Harper Lee’s To Kill a Mockingbird was the book of my youth. I didn’t grow up poor in Depression-era Alabama, but I identified with Scout as I read it several times in my teens. My childhood was a middle-class family in the integrated Bronx, but Scout and I shared a house full of books and a lawyer-father blessed with a firm, centering integrity. Later, studying journalism at NYU in the 1980s, I heard that if you wanted to learn what good writing was, read Mockingbird every year.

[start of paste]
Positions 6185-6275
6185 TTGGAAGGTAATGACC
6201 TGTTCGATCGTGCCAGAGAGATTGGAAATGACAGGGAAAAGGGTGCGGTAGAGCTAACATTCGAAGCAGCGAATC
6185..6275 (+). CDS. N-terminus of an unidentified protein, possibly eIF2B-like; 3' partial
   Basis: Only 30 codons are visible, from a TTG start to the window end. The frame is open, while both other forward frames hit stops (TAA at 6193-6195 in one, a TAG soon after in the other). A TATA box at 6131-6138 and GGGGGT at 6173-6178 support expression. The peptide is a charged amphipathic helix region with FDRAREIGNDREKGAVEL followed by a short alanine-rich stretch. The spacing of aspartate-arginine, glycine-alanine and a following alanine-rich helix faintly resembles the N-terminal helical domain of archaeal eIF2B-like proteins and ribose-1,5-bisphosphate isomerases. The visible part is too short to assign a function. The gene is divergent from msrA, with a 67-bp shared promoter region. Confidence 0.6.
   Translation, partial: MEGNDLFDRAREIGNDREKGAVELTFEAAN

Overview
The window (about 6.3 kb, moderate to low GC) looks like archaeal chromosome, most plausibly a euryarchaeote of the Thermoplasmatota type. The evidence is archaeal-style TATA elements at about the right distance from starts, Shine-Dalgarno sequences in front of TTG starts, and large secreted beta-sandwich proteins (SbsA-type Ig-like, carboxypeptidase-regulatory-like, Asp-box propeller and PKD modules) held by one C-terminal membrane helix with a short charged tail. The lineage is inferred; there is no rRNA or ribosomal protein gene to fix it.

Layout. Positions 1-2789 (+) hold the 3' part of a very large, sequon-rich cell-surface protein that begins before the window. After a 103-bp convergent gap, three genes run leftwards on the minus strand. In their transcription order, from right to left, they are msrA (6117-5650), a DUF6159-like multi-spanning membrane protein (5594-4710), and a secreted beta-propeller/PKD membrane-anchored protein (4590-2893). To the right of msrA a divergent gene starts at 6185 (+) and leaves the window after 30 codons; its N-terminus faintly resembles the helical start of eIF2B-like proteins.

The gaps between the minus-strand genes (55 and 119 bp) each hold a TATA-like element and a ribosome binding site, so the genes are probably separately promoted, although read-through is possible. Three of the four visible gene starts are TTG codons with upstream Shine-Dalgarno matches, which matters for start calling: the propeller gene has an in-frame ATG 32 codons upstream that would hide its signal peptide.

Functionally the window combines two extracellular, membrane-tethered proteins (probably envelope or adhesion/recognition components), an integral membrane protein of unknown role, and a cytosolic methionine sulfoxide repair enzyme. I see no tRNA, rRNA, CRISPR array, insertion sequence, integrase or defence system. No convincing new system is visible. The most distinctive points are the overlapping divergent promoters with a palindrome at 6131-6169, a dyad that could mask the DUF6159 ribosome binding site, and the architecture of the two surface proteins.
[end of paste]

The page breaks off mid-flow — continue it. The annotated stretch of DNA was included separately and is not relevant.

What does God’s love smell like? Like honeysuckle on a warm spring day? Like a salty ocean breeze? Can God’s love also smell like a person who hasn’t bathed for days? For the people in the story in John 12, God’s love smells like their brother Lazarus, who has just been raised after four days in a tomb. Now his friends and loved ones are sharing a dinner in celebration and thanking Jesus, who has come out of hiding to see his friend Lazarus enjoying his new life.